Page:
Brian Bennett: Luke, I can answer your question on whether tradition/success matters as much as TV markets/AAU membership in two words: Maryland and Rutgers. The latest Big Ten expansion push was almost all about demographics, and I'd expect that to continue. The south is the most logical place for the league to expand should it decide to add more teams.
Keenan from Maine writes: I feel like I'm in the minority, but I really like the Legends and Leaders division names. You wrote an article declaring we should bland down our divisional names and I disagree. Sure, bold names will always be poked fun at, but one of the things I enjoy about college sports is the tradition, heritage and unique names and mascot names schools have based on its own or area's history. Cornhuskers, Hoosiers, Sooners, Minutemen, Crimson Tide, Buckeyes, Rebels etc... college sports are cram-packed full of less than generic names. Perhaps, just perhaps maybe other conferences should embrace their own heritage and makes less generic divisional names instead of trying to embrace bland NFL images.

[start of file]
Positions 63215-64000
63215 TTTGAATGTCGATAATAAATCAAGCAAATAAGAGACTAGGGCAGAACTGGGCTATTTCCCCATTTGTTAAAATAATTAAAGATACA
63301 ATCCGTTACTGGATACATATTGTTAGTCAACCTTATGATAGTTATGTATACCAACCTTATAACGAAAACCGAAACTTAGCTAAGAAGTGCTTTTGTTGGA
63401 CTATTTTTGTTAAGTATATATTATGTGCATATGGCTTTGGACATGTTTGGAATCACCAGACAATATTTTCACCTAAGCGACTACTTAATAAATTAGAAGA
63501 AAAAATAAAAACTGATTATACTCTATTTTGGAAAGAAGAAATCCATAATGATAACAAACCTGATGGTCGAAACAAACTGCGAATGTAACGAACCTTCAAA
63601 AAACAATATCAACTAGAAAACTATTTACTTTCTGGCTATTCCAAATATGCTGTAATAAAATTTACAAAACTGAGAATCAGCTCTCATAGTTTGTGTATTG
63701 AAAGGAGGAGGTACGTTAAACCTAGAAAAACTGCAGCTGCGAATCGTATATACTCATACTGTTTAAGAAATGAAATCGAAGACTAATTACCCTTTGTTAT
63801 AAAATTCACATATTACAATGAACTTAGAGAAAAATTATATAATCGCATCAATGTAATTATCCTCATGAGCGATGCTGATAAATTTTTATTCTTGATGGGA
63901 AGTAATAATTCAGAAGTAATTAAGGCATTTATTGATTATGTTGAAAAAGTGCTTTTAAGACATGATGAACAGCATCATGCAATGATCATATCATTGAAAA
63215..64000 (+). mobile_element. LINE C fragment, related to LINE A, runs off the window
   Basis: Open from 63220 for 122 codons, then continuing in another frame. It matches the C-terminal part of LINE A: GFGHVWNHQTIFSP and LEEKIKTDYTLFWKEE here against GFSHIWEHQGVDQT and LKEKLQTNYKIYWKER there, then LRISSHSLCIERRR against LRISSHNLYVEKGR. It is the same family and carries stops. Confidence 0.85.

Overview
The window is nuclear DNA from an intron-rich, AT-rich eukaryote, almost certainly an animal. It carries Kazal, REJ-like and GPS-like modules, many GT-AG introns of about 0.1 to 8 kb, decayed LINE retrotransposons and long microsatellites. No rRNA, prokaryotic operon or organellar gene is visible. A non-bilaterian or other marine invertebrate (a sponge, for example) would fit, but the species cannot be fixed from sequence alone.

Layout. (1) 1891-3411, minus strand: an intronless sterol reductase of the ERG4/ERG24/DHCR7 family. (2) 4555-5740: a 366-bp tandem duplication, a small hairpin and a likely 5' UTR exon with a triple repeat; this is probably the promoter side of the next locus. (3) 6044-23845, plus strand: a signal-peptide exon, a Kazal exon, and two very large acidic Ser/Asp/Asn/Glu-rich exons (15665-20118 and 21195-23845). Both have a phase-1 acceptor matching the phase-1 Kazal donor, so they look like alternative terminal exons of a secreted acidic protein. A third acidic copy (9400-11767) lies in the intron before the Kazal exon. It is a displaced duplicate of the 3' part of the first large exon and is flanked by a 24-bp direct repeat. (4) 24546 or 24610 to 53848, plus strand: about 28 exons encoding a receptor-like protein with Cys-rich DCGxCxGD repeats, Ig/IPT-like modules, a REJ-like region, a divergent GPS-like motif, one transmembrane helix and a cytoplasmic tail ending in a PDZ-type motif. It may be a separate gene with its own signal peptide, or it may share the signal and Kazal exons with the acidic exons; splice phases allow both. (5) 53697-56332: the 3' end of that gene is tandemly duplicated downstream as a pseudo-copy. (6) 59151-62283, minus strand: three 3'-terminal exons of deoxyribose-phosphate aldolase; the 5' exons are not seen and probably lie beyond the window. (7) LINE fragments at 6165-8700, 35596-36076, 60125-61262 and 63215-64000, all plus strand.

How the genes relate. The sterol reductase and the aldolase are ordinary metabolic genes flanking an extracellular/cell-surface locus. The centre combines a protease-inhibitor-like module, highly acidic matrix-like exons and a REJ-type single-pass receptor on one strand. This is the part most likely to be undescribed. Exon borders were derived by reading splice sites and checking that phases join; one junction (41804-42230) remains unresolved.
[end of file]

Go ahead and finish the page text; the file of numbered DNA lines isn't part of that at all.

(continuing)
Brian Bennett: Keenan, I've certainly gotten used to Legends and Leaders if not grown to like them. I, too, enjoy a unique mascot name. I just don't think division names are the place to get creative. No other major pro sport does it, and the only other FBS conference that doesn't use identifiable geographic division names is the ACC. And I'm still not sure I could tell you who's in the Atlantic and who's in the Coastal divisions. Plus, when you use names like Legends and Leaders, you sure as heck better not have any high-profile failures on or off the field, because you've just set yourself up to be criticized and mocked. College football is full of colorful tradition and pageantry. We don't need to make division names a part of that.